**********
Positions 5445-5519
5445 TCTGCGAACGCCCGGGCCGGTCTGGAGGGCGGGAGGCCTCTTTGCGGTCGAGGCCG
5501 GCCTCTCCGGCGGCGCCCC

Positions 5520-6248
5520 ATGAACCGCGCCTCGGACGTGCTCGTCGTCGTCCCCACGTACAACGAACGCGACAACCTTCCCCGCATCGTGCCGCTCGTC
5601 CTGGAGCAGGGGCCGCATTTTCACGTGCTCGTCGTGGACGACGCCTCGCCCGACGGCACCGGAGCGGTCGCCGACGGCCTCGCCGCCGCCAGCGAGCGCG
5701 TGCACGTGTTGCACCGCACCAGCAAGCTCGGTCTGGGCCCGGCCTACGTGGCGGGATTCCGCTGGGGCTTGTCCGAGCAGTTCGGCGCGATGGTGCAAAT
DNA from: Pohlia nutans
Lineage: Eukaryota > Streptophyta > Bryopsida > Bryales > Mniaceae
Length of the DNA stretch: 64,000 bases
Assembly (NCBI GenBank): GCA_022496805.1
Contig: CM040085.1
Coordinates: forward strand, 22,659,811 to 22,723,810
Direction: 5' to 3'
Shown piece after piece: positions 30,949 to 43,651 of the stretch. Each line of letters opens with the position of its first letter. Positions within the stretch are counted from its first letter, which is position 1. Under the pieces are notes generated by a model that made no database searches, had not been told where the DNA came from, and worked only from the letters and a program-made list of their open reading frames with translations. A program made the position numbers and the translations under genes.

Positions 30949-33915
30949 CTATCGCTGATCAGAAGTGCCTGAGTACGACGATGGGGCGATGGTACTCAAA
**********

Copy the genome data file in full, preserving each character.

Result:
Positions 5445-5519
5445 TCTGCGAACGCCCGGGCCGGTCTGGAGGGCGGGAGGCCTCTTTGCGGTCGAGGCCG
5501 GCCTCTCCGGCGGCGCCCC

Positions 5520-6248
5520 ATGAACCGCGCCTCGGACGTGCTCGTCGTCGTCCCCACGTACAACGAACGCGACAACCTTCCCCGCATCGTGCCGCTCGTC
5601 CTGGAGCAGGGGCCGCATTTTCACGTGCTCGTCGTGGACGACGCCTCGCCCGACGGCACCGGAGCGGTCGCCGACGGCCTCGCCGCCGCCAGCGAGCGCG
5701 TGCACGTGTTGCACCGCACCAGCAAGCTCGGTCTGGGCCCGGCCTACGTGGCGGGATTCCGCTGGGGCTTGTCCGAGCAGTTCGGCGCGATGGTGCAAAT
DNA from: Pohlia nutans
Lineage: Eukaryota > Streptophyta > Bryopsida > Bryales > Mniaceae
Length of the DNA stretch: 64,000 bases
Assembly (NCBI GenBank): GCA_022496805.1
Contig: CM040085.1
Coordinates: forward strand, 22,659,811 to 22,723,810
Direction: 5' to 3'
Shown piece after piece: positions 30,949 to 43,651 of the stretch. Each line of letters opens with the position of its first letter. Positions within the stretch are counted from its first letter, which is position 1. Under the pieces are notes generated by a model that made no database searches, had not been told where the DNA came from, and worked only from the letters and a program-made list of their open reading frames with translations. A program made the position numbers and the translations under genes.

Positions 30949-33915
30949 CTATCGCTGATCAGAAGTGCCTGAGTACGACGATGGGGCGATGGTACTCAAA